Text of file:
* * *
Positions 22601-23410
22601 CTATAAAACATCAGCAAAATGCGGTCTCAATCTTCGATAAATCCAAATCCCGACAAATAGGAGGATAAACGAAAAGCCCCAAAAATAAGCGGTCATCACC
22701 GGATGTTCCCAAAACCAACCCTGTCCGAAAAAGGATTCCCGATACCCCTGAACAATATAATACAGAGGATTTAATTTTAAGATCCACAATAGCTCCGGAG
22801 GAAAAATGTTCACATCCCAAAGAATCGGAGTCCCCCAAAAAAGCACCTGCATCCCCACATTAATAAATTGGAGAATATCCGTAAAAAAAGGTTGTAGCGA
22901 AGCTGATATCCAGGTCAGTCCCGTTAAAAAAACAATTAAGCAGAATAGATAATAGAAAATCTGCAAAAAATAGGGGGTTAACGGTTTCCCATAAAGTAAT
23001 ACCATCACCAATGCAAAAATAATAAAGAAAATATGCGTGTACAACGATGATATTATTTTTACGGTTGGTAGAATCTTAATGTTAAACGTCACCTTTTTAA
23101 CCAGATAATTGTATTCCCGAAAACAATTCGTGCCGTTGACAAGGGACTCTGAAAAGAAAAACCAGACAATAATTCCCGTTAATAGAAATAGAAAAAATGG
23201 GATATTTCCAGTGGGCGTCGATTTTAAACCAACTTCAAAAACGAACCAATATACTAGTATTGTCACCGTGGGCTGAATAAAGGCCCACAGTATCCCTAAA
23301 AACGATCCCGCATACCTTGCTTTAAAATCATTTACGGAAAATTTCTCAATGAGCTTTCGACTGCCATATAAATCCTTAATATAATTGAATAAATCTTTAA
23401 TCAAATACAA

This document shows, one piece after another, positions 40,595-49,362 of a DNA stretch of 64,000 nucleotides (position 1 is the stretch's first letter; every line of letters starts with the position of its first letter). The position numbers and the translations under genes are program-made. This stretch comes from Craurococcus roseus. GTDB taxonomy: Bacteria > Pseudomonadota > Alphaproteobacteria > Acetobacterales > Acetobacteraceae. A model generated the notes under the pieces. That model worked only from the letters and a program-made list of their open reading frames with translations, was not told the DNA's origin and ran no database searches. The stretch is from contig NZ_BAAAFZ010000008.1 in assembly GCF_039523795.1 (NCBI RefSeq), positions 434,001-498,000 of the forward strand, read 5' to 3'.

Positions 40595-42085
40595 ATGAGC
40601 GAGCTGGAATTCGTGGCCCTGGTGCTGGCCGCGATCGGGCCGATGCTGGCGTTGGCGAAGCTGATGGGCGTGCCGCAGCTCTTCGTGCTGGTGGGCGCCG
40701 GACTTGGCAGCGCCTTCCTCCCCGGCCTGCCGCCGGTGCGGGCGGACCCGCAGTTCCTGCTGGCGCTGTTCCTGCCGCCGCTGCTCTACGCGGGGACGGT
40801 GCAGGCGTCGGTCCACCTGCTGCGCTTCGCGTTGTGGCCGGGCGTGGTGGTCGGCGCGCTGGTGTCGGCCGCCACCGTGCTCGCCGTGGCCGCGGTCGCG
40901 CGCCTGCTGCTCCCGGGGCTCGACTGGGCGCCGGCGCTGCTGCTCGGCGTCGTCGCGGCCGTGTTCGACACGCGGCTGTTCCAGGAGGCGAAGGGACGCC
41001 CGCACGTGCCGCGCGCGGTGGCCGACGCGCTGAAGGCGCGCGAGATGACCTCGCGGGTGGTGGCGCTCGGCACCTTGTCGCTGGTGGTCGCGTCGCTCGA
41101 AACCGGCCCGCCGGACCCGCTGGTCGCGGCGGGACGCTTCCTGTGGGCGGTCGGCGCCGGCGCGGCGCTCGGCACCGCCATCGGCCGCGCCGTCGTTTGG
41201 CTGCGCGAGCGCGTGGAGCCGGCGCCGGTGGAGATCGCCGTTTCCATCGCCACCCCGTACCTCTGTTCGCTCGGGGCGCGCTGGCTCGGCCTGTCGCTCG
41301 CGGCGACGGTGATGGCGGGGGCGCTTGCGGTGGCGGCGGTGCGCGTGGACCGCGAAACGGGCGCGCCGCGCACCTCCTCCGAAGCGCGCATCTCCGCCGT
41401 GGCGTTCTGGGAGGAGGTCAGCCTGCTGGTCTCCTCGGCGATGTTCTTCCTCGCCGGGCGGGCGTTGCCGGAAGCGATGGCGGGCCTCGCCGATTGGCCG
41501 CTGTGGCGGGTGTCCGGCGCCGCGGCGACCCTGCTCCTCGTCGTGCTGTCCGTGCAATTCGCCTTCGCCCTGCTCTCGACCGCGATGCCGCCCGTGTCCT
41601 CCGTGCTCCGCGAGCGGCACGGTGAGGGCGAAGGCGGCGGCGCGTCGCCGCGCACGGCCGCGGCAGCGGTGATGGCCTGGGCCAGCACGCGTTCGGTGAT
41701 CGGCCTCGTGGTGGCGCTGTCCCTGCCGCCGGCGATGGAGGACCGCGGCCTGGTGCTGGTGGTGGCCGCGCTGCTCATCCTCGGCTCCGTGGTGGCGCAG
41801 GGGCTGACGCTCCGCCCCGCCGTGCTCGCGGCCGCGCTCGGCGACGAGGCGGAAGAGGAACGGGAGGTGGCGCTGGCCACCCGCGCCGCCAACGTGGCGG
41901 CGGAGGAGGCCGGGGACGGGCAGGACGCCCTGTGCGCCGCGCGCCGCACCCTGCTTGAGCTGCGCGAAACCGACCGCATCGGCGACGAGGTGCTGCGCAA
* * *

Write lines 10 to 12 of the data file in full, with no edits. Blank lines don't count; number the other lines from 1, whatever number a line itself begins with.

23401 TCAAATACAA

This document shows, one piece after another, positions 40,595-49,362 of a DNA stretch of 64,000 nucleotides (position 1 is the stretch's first letter; every line of letters starts with the position of its first letter). The position numbers and the translations under genes are program-made. This stretch comes from Craurococcus roseus. GTDB taxonomy: Bacteria > Pseudomonadota > Alphaproteobacteria > Acetobacterales > Acetobacteraceae. A model generated the notes under the pieces. That model worked only from the letters and a program-made list of their open reading frames with translations, was not told the DNA's origin and ran no database searches. The stretch is from contig NZ_BAAAFZ010000008.1 in assembly GCF_039523795.1 (NCBI RefSeq), positions 434,001-498,000 of the forward strand, read 5' to 3'.

Positions 40595-42085